The intestinal system eliminates solid waste products from the body and reabsorbs water. It is composed of the colon (also known as the large intestine or lower bowel) and the rectum.
When the colon cannot function properly an accumulation of toxins can build up in the lymph system, the bloodstream and the intestines This can lead to myriad intestinal concerns, including colitis, constipation, hemorrhoids, diverticulitis, Crohn’s disease and irritable bowel syndrome. Other intestinal system concerns include diarrhea and dehydration
EXAMINING THE INTESTINAL SYSTEM
The intestinal system focuses almost exclusively on the colon. The high-fat, low-fiber diet common to most Americans wreaks havoc on this organ.
The Role of the Colon
The main functions of the colon are the elimination of waste and the reabsorption of water. The colon is the primary organ for eliminating cellular waste and digestive waste byproducts. A healthy, well-functioning colon is essential for good digestion and the proper absorption of nutrients.
The colon extracts water and sends it back into the bloodstream. This is vital because the body needs a great deal of water to be able to create and secrete two gallons of digestive fluids every day
Sometimes food and waste matter pass through the colon more quickly than normal due to conditions like the presence of excessive bacteria, emotional stress or the use of prescription drugs. This results in diarrhea, which can cause severe dehydration of body cells. Large amounts of water should he taken to offset this loss.
Constipation, the halting of the eliminative process, plagues untold millions of Americans. This can be caused by stress, poor dietary habits (including a lack of fiber) and a sedentary lifestyle.
Anatomy of the Colon
The first section of the colon is called the rectum. The junction between the ileum of the small intestine and the cecum of the large intestine is the ileocecal valve. This valve prevents the back-flow of waste into the small intestine.
The colon has three sections divided by pronounced flexures, or bends, where it makes near-right-angle changes of direction. Above the pouch of the cecum, the ascending colon rises vertically for almost 18 inches. At the top, the ascending colon bends, and the transverse colon begins. The transverse colon travels horizontally for about two feet at navel height, then turns down again. This two-foot section is the descending colon. The remaining several inches is the rectum, which carries waste out of the body.
Just below the entrance to the ileum (the end of the small intestine), a sac-like tube dangles from the cecum. This is the appendix. The appendix is only 3-6 inches long and one-third of an inch in diameter, so it can easily become clogged with stray pieces of food or waste and get infected; this condition is known as appendicitis.
Several factors promote good colon health. These include adequate dietary fiber, adequate water intake, regular exercise and a healthy balance of favorable bacteria in the gastrointestinal tract.
Adequate fiber intake provides the colon with bulk to facilitate the process of peristalsis— the involuntary contraction of intestinal muscles to move food through the intestines. Fiber decreases bowel transit time. It also absorbs toxins in the intestinal tract, allowing the bowel to eliminate them from the body.
Water is needed to maintain the healthy mucous lining of the intestines. This lining lubri cates the food and waste as they travel through the colon. Water also helps keep the stool soft and pliable for easy elimination. Hard, dry stools cause strain on the colon. If the body does not get adequate water, the colon will absorb more water from the food and waste there, increasing the chance that toxins will also be absorbed, and causing stools that are dry and dif ficult to pass.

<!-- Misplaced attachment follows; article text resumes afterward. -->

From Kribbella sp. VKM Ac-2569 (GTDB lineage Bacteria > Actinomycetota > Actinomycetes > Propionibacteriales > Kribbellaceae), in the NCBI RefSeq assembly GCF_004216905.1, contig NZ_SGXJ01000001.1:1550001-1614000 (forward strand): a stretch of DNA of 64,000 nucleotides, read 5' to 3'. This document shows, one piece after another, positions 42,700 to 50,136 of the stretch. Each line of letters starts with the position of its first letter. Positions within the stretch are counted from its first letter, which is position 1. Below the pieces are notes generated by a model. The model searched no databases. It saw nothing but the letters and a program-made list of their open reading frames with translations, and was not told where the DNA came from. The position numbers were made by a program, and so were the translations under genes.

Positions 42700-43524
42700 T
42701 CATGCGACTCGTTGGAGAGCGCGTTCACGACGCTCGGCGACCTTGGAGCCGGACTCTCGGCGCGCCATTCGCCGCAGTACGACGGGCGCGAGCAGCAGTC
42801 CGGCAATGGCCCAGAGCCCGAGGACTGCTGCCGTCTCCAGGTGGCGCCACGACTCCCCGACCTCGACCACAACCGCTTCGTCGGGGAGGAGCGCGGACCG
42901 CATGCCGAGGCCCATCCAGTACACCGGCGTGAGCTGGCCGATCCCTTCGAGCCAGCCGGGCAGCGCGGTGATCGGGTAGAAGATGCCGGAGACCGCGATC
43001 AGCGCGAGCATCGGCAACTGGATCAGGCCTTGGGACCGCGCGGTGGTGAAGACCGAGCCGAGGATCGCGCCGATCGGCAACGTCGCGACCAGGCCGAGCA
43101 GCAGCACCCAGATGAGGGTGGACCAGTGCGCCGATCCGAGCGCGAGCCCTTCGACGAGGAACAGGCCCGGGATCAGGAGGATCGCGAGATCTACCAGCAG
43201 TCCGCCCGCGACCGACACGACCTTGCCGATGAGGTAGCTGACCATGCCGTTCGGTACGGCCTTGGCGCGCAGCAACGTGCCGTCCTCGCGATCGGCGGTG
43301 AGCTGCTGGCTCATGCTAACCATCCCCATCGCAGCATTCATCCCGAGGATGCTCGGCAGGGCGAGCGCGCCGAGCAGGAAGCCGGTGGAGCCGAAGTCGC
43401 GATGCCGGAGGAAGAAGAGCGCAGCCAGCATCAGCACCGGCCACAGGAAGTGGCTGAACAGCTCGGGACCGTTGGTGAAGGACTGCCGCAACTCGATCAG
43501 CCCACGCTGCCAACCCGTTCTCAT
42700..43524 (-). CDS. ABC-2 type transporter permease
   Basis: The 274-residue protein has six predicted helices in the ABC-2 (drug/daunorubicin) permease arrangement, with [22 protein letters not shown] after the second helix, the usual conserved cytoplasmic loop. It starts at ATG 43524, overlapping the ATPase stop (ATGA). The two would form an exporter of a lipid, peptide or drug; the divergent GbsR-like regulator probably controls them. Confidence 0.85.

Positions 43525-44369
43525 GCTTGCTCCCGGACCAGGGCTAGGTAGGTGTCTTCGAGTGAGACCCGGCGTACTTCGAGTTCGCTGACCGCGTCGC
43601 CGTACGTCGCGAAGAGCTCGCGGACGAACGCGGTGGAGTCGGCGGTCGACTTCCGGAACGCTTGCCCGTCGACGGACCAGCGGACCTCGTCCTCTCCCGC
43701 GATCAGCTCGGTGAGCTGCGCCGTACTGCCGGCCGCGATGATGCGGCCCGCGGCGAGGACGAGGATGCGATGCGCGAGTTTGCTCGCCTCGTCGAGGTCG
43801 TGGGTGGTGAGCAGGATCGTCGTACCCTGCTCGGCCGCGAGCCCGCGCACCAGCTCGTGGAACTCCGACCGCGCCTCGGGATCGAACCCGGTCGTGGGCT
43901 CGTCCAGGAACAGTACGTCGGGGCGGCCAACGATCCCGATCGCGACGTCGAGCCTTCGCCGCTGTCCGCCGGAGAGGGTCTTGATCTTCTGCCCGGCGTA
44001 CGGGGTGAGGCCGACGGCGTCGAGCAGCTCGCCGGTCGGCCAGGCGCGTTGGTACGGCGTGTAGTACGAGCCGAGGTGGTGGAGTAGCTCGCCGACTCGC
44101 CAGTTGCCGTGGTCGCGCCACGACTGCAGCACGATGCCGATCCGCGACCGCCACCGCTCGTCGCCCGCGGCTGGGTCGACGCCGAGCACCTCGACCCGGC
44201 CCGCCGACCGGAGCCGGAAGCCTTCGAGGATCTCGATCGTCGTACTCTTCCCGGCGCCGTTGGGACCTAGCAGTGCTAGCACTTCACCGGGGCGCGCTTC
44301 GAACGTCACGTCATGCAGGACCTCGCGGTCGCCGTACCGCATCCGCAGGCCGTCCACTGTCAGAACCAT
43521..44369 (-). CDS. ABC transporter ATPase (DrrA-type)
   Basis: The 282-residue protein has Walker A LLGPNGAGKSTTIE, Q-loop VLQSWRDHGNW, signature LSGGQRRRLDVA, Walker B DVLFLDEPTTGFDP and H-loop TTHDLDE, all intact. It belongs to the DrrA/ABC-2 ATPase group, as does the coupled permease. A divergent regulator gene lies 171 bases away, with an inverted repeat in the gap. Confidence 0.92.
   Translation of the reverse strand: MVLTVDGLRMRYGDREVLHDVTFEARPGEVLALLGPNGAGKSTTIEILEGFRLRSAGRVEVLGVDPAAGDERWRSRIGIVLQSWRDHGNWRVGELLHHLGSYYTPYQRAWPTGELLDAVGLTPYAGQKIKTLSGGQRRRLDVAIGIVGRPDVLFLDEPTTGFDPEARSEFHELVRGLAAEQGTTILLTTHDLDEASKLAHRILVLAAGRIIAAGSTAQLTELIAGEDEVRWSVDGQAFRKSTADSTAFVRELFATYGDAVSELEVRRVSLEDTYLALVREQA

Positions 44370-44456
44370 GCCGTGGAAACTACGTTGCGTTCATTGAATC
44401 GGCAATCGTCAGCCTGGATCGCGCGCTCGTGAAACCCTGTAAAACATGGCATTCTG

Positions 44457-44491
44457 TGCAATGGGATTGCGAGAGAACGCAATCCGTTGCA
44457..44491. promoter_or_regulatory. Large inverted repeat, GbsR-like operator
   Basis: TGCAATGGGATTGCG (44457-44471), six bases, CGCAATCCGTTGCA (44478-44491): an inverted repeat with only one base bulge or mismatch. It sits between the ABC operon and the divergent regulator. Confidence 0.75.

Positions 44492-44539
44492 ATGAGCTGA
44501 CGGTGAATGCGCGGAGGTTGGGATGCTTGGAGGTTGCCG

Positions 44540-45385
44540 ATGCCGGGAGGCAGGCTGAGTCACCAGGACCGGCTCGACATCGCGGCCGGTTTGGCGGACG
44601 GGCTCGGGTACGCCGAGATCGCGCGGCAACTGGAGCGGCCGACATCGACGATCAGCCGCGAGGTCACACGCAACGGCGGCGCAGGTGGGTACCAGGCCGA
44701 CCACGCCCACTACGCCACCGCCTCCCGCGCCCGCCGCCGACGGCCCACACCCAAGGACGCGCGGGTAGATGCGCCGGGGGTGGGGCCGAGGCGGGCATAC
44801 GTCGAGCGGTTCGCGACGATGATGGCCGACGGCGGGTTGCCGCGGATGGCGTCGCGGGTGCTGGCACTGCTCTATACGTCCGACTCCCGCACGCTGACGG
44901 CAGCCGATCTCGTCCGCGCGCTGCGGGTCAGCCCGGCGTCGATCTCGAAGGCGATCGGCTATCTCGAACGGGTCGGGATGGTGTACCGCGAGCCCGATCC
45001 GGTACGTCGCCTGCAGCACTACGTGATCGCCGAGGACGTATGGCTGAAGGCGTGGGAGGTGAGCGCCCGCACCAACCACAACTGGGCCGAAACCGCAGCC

Regular exercise stimulates the action of the colon. Mild aerobic exercise, such as walking, is especially good. Any type of exercise that involves bending of the abdomen may also be helpful in promoting colon health.
A very important component of colon health is the balance of intestinal bacteria or “flora.” More than 400 types of bacteria reside in your gastrointestinal (GI) tract; some are beneficial to your health, or “friendly” and some are deleterious to your health, or “unfriendly.”
The two main types of friendly bacteria are Lactobacillus acidophilus (or simply “acidophilus”) and bifidus, a name referring to several strains of bifido-bacteria. These bacteria assist in the final breakdown of food, produce B- vitamins, and keep the populations of unfriendly bacteria in check. A decrease in the population of friendly bacteria may greatly reduce the amount of certain B-vitamins available to the body.
Recent research suggests that insufficient amounts of the B-vitamin folate in the diet may increase the risk for colon cancer. Friendly bacteria can be destroyed easily by antibiotics, stress, alcohol, caffeine, high-meat/high-fat diets and high-sugar/low-fiber diets. Low levels of stomach acid also promote the growth of harmful bacteria. Probiotics, or supplements containing living bacteria, reintroduce beneficial bacteria to the CI tract. Studies show that they may also hamper the intestinal tract’s cholesterol absorption, thereby decreasing cholesterol levels. As a side benefit to women, a 1992 study found in the Annals of Internal Medicine suggests that acidophilis may reduce the recurrence of candida infections.
Did You Know?
• The average adult colon is about 6 feet long.
• It takes anywhere from 12-36 hours for food and waste to be processed and eliminated.
• Billions of bacteria (more than 400 types) live in the gastrointestinal tract.
• E. coli, the bacteria found occasionally in under-cooked beef and famous for the serious illness it can cause, lives in the colon and helps break down food substances.